Cantwell Protects Consumers From Paying Artificially High Rx Drug Prices Due To Industry Manipulation
The Senate Finance Committee today approved an amendment authored by U.S. Senator Maria Cantwell (D-WA) to require reporting by pharmacy benefit managers (PBMs) to ensure that savings from drug price negotiations are being passed on to consumers and not contributing more to pharmaceuticals' bottom lines. Serving as the middlemen between health insurance plans (including both private health insurance plans and Medicare Part D), pharmaceutical manufacturers and pharmacies, PBMs manage most of the prescriptions filled in the United States but are the only unregulated area of the health insurance industry.
"What we're after here is transparency of drug pricing," Cantwell told Finance Committee members during today's mark-up of health care reform legislation. "This kind of transparency will help drive down drug prices in a significant fashion."
PBMs negotiate price discounts from retail pharmacies and wholesalers and gain rebates from manufacturers to lower drug prices, but the current market incentives and a lack of transparency create an environment where PBMs are likely to profit from closed-door deals that undermine cost-control measures and in fact limit consumer choice.
Because of the lack of transparency, the government has no way to protect consumers against practices such as switching prescriptions from one drug brand to another to increase profit, pocketing the savings from negotiated drug prices instead of passing that savings to customers, and manipulating the market to steer business to PBM-owned retail pharmacies and mail-order pharmacies. Cantwell's amendment requires PBMs to report to the government information on pricing, competition, and on how much savings are passed on to consumers.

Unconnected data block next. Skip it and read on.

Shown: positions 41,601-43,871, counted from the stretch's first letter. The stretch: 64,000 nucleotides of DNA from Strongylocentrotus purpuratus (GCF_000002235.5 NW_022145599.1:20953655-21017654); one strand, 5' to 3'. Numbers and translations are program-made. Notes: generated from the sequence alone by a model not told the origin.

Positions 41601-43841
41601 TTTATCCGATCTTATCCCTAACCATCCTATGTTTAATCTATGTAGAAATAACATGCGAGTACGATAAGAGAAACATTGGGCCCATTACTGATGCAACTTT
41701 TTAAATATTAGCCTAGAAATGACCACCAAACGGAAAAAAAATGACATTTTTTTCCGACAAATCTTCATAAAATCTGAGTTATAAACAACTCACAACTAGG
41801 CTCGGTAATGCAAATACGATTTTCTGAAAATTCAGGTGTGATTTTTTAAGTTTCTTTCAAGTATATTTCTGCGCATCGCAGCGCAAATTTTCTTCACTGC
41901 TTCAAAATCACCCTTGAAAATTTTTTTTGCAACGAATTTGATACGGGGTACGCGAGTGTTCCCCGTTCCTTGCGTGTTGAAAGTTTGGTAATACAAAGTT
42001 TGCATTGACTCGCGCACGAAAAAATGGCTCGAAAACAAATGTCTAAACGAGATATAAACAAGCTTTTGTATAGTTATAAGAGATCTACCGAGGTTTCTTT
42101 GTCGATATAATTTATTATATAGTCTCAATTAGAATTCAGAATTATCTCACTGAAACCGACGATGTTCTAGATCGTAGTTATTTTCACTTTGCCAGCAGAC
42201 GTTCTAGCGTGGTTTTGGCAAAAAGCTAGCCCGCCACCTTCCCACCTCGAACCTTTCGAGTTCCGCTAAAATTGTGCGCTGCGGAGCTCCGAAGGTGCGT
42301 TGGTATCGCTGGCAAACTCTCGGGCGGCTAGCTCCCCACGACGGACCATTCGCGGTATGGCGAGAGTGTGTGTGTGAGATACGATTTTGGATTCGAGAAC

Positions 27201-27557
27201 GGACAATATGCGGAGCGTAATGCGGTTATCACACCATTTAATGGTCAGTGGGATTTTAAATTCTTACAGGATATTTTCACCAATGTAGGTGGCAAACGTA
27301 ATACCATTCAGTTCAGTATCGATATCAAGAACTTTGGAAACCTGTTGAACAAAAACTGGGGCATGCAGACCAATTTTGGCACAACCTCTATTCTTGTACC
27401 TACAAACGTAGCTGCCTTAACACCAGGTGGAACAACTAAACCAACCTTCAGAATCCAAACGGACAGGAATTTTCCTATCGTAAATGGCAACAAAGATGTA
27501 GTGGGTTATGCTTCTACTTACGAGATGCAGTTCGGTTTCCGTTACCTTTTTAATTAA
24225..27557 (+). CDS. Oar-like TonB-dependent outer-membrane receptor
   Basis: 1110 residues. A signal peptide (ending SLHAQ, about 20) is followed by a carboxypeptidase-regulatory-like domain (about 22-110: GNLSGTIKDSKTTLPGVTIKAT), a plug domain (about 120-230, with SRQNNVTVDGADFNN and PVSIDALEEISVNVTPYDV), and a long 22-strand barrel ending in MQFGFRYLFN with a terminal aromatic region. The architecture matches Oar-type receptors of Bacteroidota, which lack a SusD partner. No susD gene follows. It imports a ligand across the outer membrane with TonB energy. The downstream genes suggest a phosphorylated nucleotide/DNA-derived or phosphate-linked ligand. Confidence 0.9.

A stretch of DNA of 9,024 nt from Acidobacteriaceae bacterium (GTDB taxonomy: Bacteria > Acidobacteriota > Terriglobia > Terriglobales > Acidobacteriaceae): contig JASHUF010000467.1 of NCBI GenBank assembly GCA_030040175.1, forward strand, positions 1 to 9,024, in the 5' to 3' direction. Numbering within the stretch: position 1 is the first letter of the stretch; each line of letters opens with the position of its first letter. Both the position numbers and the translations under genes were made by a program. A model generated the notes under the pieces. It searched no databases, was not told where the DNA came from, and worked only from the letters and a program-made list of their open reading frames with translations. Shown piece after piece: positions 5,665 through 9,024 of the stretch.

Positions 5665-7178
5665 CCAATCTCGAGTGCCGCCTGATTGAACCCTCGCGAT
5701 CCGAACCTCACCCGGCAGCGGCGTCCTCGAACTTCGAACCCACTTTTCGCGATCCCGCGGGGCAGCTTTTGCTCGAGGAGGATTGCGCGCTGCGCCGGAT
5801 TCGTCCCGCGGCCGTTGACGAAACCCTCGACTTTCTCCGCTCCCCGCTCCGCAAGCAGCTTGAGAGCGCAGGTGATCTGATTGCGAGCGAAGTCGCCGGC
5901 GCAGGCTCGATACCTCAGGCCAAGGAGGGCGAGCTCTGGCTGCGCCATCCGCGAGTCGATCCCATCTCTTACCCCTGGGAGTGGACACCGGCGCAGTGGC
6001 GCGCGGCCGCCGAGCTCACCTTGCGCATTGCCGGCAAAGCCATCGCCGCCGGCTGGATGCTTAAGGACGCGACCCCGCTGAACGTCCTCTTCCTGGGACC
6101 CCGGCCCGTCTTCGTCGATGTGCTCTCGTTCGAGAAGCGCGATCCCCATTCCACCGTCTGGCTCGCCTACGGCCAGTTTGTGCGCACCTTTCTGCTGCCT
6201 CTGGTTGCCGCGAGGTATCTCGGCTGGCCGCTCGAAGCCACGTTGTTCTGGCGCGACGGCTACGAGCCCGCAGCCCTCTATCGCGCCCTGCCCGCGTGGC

PBMs are intended to negotiate the best possible deal on drug pricing for large customers, such as Medicare or large private insurers with the lower cost eventually benefiting consumers. But real-world practice has shown it doesn't always work that way because some PBMs have merged with large pharmacy and mail-order chains creating conflicts of interest.
"We want the consumer to benefit as greatly as possible from the discounts that PBMs are helping to negotiate," Cantwell said.
Senator Max Baucus (D-MT), the committee chairman, told colleagues, "It's a very good amendment. I strongly approve of it."
The amendment requires PBMs to share basic information with appropriate government agencies on:
· The aggregate difference between the price the PBM charges the health plan and the price it pays to the retail and mail order pharmacy;
· The amount of savings PBMs negotiate with drug manufacturers and the amount of these savings which are passed on to consumers;
· The percent of prescriptions which are switched from low-cost drugs to high-cost drugs; and,
· The percent of all prescriptions that are provided through retail pharmacies compared to mail order pharmacies, to ensure fair market competition.
The reported information would remain confidential.